As the neuroscience indicates, our brains are wired to panic under pressure (hello, fight-or-flight response). However, Maier discovered that there is a part of the brain that jumps in to regulate this response when it assesses that the situation is under control. With learned helplessness, that controllability mechanism never kicks in. You don’t perceive that you’re in control, and so, paradoxically, you’re less able to exert control.
Seligman also identified another component of the equation — learned optimism. It’s essentially the polar opposite of learned helplessness, where you internalise a sense of hopelessness about your circumstances. With learned optimism, you begin to challenge your thought processes — and as a result, change your behaviours and outcomes.
Fortify your self-efficacy and internal locus of control.
There are two critical aspects of mental well-being – self-efficacy and internal locus of control. Self-efficacy is your level of confidence that you can tackle challenges and learn new skills. Internal locus of control is the degree to which you believe your circumstances are under your control. When these two traits are high, you feel confident and empowered, even when things get tough. Stressors seem controllable, and you know that you can trust yourself to do your best.
When learned helplessness takes over, though, you don’t feel so sure of your ability to handle challenges. You don’t believe that what you do makes a difference, and that makes it hard to see a way out — let alone a silver lining.
Work on your belief systems
You know the story of the ELEPHANT AND THE ROPE? A gentleman was walking through an elephant camp, and he spotted that the elephants weren’t being kept in cages or held by the use of chains.
All that was holding them back from escaping the camp, was a small piece of rope tied to one of their legs. As the man gazed upon the elephants, he was completely confused as to why the elephants didn’t just use their strength to break the rope and escape the camp.
They could easily have done so, but instead, they didn’t try to at all. Curious and wanting to know the answer, he asked a trainer nearby why the elephants were just standing there and never tried to escape.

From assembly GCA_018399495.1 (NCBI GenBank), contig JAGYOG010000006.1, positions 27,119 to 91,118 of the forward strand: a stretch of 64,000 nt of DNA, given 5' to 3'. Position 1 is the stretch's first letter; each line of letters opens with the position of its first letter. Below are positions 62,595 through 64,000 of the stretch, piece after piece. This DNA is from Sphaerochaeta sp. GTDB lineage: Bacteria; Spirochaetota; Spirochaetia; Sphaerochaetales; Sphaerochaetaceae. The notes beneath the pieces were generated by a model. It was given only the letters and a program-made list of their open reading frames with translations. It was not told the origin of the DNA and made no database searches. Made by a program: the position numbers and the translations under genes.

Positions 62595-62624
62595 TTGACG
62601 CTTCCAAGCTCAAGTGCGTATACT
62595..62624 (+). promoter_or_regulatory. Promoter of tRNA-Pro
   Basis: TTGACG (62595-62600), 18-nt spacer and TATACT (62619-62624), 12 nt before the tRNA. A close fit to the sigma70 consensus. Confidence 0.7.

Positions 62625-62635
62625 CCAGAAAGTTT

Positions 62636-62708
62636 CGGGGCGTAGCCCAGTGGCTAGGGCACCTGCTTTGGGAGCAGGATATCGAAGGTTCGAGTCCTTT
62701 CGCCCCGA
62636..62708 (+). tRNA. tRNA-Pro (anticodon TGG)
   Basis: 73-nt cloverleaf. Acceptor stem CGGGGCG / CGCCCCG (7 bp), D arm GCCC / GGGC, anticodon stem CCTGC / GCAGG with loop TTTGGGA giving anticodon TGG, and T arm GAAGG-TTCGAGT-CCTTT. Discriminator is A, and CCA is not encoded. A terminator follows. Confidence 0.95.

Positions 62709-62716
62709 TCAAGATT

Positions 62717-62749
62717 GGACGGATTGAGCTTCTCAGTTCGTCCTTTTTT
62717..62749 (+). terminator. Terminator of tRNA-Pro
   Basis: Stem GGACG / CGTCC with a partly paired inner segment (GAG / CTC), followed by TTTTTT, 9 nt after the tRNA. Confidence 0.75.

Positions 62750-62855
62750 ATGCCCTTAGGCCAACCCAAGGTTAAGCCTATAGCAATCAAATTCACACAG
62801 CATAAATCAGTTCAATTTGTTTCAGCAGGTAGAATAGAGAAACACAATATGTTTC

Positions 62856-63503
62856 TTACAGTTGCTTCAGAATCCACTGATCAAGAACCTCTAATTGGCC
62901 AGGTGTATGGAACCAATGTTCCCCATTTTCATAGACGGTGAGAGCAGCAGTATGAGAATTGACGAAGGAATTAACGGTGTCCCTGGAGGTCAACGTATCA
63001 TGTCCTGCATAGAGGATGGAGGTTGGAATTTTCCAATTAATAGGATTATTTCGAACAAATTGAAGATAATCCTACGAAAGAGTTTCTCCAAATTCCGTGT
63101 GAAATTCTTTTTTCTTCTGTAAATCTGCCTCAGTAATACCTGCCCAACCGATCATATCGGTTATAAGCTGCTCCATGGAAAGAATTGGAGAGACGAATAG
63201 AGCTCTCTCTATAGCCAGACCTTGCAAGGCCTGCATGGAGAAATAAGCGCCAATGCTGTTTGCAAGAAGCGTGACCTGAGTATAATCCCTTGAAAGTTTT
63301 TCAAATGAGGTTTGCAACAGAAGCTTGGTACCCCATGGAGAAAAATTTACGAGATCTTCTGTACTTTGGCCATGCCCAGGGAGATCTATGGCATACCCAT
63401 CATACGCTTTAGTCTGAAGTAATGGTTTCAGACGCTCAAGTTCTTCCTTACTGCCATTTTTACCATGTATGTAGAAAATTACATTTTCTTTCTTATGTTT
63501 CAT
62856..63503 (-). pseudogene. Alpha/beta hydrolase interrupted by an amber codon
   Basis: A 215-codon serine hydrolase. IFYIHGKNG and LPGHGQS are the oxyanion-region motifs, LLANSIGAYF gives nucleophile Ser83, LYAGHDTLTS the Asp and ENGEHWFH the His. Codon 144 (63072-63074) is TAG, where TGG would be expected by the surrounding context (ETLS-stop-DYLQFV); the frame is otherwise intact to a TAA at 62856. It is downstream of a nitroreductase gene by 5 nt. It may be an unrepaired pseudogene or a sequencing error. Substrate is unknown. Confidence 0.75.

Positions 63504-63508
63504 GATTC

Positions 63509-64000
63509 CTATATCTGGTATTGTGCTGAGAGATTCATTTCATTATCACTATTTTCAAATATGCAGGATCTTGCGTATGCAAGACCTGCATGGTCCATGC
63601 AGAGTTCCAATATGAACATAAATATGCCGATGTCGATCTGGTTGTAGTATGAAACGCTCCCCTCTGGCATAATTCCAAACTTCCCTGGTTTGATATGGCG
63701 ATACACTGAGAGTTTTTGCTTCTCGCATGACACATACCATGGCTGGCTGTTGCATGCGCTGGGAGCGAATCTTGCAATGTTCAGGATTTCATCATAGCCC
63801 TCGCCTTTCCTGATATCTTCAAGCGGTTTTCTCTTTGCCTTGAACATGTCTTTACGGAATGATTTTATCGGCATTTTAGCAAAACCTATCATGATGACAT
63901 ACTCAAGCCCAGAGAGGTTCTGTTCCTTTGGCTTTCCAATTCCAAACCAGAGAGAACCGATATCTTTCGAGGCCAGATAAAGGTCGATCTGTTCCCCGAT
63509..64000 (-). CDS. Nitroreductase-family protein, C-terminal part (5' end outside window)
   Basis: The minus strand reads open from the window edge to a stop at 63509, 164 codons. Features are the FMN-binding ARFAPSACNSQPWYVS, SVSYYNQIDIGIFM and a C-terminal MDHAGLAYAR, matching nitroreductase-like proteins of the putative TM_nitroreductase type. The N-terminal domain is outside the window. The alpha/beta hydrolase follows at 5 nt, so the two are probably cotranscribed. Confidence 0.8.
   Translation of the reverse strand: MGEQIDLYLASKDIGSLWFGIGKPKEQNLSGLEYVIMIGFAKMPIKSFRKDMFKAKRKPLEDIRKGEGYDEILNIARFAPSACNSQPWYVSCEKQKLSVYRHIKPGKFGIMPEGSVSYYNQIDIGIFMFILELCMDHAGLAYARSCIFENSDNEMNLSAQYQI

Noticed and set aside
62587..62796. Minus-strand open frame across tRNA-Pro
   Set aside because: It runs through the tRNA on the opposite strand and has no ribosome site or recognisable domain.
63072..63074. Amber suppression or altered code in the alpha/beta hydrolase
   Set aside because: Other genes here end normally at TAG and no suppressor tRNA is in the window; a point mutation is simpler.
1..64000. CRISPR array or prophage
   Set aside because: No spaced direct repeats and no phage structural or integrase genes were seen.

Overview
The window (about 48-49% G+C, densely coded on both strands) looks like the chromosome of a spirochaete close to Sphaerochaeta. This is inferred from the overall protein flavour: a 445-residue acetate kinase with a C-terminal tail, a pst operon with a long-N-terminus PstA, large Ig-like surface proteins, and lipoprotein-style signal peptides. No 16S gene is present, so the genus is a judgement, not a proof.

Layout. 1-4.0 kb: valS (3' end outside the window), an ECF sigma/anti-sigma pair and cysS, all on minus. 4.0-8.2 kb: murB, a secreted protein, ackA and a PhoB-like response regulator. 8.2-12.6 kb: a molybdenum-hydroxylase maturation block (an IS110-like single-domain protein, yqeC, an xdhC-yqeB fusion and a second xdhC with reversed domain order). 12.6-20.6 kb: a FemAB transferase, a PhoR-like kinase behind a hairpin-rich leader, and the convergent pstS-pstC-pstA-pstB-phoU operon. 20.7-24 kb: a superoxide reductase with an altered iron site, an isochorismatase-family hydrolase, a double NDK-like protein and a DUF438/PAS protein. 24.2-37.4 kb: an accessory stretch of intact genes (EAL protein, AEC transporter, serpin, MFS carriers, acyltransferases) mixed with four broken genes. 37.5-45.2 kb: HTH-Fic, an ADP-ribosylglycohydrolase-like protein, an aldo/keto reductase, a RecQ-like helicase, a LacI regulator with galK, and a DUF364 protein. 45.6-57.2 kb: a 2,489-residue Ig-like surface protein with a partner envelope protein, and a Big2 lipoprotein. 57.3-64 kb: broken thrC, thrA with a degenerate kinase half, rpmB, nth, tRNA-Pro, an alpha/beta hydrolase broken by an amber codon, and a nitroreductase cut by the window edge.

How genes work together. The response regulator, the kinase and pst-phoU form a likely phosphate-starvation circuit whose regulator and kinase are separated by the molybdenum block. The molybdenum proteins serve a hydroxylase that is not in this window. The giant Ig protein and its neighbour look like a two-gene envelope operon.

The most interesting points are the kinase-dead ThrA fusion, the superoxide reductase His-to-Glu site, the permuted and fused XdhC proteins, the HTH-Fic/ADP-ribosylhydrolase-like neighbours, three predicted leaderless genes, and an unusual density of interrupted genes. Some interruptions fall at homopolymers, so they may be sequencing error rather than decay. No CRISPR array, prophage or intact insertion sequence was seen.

The trainer replied; “When they are very young and much smaller we use the same size rope to tie them and, at that age, it’s enough to hold them. As they grow up, they are conditioned to believe they cannot break away. They believe the rope can still hold them, so they never try to break free.”
The only reason that the elephants weren’t breaking free and escaping from the camp was that over time they adopted the belief that it just wasn’t possible.
No matter how much the world tries to hold you back, always continue with the belief that what you want to achieve is possible. Believing you can become successful is the most important step in actually achieving it.
Arthur Marara is a corporate law attorney, keynote speaker, corporate and personal branding speaker commanding the stage with his delightful humour, raw energy, and wealth of life experiences. He is a financial wellness expert and is passionate about addressing the issues of wellness, strategy and personal and professional development. Arthur is the author of “Toys for Adults” a thought provoking book on entrepreneurship, and “No one is Coming” a book that seeks to equip leaders to take charge. Send your feedback to [email protected] or Visit his website www.arthurmarara.com or contact him on WhatsApp: +263780055152 or call +263772467255.